Plaintiff cites no case law in support of her assertions with respect to the SAIWR and FAWA that these documents required only EFT transfers as opposed to simply authorizing same as one means of transfer. No specific term of any of these documents precludes alternate means of transfer, and further, the Account Agreement explicitly provides for oral overrides by authorized agents, and Plaintiff admitted in her deposition that, at least as to the occasion when the FAWA was executed and faxed, Defendant Patricia was authorized to make that withdrawal and, accordingly, was properly on record as an authorized agent of Plaintiff. Therefore, no breach of contract can be demonstrated with respect to the SAIWR and FAWA due to the check transfer in lieu of the EFT. Notably, Plaintiff tries to use the terms of the FAWA to support their argument while simultaneously alleging that her signature was a forgery on same. Plaintiff has also notably failed to provide sufficient evidence to support her assertion that any of her signatures was a forgery, to wit, the affidavit of a handwriting analyst or such similar documentary support.
With regard to Defendants Genworth's assertion that no specific contract provision is alleged to have been breached, the same reasoning applies as to the SAIWR and the FAWA, and Plaintiff has not pointed to any other specific breach as to Defendants Genworth. Further, as to the GBL § 349 claim, Plaintiff's own calculations are simply erroneously calculated and that claim has no basis in the record.
Accordingly, the breach of contract claims must be dismissed as against both Defendant Capital One and Defendants Genworth.
"In order to prevail on a negligence claim, ‘a plaintiff must demonstrate (1) a duty owed by the defendant to the plaintiff, (2) a breach thereof, and (3) injury proximately resulting therefrom’ ( Solomon v. City of New York, 66 N.Y.2d 1026, 1027, 499 N.Y.S.2d 392, 489 N.E.2d 1294  ). In the absence of a duty, as a matter of law, there can be no liability ( id. at 1028, 499 N.Y.S.2d 392, 489 N.E.2d 1294 ; see also Lauer v. City of New York, 95 N.Y.2d 95, 100, 711 N.Y.S.2d 112, 733 N.E.2d 184  [‘(w)ithout a duty running directly to the injured person there can be no liability in damages, however careless the conduct or foreseeable the harm’] ). The definition and scope of an alleged tortfeasor's duty owed to a plaintiff is a question of law (see Palka v. Servicemaster Mgt. Servs. Corp., 83 N.Y.2d 579, 585, 611 N.Y.S.2d 817, 634 N.E.2d 189  )". Pasternack v. Laboratory Corp. of America Holdings, 27 N.Y.3d 817, 37 N.Y.S.3d 750, 59 N.E.3d 485 (2016).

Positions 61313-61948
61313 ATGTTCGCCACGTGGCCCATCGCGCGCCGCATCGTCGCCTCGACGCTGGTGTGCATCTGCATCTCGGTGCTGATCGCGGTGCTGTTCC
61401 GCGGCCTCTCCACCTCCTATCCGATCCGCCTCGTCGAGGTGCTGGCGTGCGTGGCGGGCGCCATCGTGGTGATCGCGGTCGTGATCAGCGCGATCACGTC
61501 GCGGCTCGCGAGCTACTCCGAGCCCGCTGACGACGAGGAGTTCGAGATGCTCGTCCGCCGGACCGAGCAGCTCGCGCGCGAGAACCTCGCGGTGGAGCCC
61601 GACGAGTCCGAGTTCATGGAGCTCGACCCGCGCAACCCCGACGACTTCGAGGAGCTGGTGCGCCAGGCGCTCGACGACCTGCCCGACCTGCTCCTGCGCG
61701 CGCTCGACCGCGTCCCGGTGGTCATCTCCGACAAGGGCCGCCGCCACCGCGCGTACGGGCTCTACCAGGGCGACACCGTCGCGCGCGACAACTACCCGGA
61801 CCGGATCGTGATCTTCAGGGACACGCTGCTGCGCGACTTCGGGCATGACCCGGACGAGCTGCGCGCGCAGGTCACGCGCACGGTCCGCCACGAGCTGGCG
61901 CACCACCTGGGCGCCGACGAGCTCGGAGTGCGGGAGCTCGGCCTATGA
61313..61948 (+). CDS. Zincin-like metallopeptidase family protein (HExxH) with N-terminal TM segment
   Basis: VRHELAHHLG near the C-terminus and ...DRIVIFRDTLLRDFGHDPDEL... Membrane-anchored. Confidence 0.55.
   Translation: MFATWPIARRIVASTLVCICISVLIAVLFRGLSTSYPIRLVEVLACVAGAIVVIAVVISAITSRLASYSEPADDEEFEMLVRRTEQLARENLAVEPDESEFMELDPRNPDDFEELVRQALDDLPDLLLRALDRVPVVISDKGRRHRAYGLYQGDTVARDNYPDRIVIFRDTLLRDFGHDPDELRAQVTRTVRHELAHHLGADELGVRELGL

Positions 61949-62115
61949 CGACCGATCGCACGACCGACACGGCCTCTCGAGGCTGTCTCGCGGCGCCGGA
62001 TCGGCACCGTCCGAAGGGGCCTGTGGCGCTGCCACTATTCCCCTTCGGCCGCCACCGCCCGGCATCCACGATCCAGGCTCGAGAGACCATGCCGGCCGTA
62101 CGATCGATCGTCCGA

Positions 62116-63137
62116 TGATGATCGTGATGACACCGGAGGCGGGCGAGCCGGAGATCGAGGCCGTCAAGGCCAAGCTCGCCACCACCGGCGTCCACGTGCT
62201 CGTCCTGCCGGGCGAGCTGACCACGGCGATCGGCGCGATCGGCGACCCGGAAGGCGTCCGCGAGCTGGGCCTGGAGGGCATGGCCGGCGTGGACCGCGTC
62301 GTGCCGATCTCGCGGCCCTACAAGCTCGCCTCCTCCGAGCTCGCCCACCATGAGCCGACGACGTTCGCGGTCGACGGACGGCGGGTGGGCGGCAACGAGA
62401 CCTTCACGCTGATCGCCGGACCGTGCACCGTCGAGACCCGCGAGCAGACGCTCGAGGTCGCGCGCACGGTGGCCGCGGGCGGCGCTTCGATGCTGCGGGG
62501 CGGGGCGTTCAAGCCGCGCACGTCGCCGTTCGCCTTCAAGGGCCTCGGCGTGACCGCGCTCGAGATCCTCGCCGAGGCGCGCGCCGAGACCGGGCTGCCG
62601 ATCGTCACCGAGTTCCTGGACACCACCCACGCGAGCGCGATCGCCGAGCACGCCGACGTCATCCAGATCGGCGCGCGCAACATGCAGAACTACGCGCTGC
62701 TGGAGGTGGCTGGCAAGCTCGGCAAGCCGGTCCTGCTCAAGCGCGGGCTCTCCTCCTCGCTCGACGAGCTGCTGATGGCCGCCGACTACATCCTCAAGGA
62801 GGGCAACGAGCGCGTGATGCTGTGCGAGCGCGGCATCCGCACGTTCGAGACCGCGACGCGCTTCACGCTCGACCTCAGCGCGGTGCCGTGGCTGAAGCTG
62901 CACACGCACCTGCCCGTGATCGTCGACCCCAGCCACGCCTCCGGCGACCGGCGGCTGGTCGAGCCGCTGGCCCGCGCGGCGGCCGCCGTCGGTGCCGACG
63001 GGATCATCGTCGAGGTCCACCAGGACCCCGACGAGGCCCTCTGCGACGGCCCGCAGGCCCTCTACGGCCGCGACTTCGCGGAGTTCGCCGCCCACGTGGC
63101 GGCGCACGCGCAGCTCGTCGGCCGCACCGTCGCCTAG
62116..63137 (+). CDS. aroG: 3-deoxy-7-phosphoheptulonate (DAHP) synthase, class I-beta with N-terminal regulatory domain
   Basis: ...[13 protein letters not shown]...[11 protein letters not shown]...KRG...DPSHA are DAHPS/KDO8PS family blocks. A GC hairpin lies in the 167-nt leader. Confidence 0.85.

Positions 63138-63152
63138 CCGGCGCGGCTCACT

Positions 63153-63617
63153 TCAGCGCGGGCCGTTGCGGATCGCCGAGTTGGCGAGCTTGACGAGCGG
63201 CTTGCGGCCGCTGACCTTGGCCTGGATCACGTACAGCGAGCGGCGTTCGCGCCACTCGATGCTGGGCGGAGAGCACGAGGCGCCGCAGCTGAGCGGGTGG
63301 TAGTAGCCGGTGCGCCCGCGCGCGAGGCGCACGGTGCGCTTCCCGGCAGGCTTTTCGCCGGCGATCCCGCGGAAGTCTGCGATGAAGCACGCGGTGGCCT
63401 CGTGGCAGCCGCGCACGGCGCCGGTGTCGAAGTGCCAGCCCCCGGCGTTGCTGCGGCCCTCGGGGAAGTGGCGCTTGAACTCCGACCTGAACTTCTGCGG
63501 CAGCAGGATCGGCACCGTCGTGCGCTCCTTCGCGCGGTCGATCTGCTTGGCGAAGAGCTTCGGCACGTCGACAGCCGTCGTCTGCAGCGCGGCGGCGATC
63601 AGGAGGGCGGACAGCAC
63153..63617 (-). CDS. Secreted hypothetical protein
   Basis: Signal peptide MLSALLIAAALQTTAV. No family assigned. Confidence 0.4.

"A "clear contractual provision limiting damages is enforceable absent a special relationship between the parties, a statutory prohibition, or an overriding public policy" ( Johnston v. MGM Emerald Enters., Inc., 69 A.D.3d 674, 676, 893 N.Y.S.2d 176, quoting Schietinger v. Tauscher Cronacher Professional Engrs., P.C., 40 A.D.3d 954, 955, 838 N.Y.S.2d 95 ; see Sommer v. Federal Signal Corp., 79 N.Y.2d 540, 553, 583 N.Y.S.2d 957, 593 N.E.2d 1365 ; Peluso v. Tauscher Cronacher Professional Engrs., 270 A.D.2d 325, 325, 704 N.Y.S.2d 289 ). ‘Nonetheless, the public policy of this State dictates that ‘a party may not insulate itself from damages caused by grossly negligent conduct’' ( Goldstein v. Carnell Assoc., Inc., 74 A.D.3d 745, 746, 906 N.Y.S.2d 905, quoting Sommer v. Federal Signal Corp., 79 N.Y.2d at 554, 583 N.Y.S.2d 957, 593 N.E.2d 1365 ). Gross negligence ‘differs in kind, not only degree, from claims of ordinary negligence’ ( Colnaghi, U.S.A. v. Jewelers Protection Servs., 81 N.Y.2d 821, 823, 595 N.Y.S.2d 381, 611 N.E.2d 282 ). To constitute gross negligence, a party's conduct must "smack[ ] of intentional wrongdoing" or ‘evince[ ] a reckless indifference to the rights of others' ( Sommer v. Federal Signal Corp., 79 N.Y.2d at 554, 583 N.Y.S.2d 957, 593 N.E.2d 1365, quoting Kalisch–Jarcho, Inc. v. City of New York, 58 N.Y.2d 377, 385, 461 N.Y.S.2d 746, 448 N.E.2d 413 ). ‘Stated differently, a party is grossly negligent when it fails ‘to exercise even slight care’ or ‘slight diligence" ( Goldstein v. Carnell Assoc., Inc., 74 A.D.3d at 747, 906 N.Y.S.2d 905, quoting Food Pageant v. Consolidated Edison Co., 54 N.Y.2d 167, 172, 445 N.Y.S.2d 60, 429 N.E.2d 738 and Dalton v. Hamilton Hotel Operating Co., 242 N.Y. 481, 488, 152 N.E. 268 )". Ryan v. IM Kapco, Inc., 88 A.D.3d 682, 930 N.Y.S.2d 627 (2d. Dept.2011).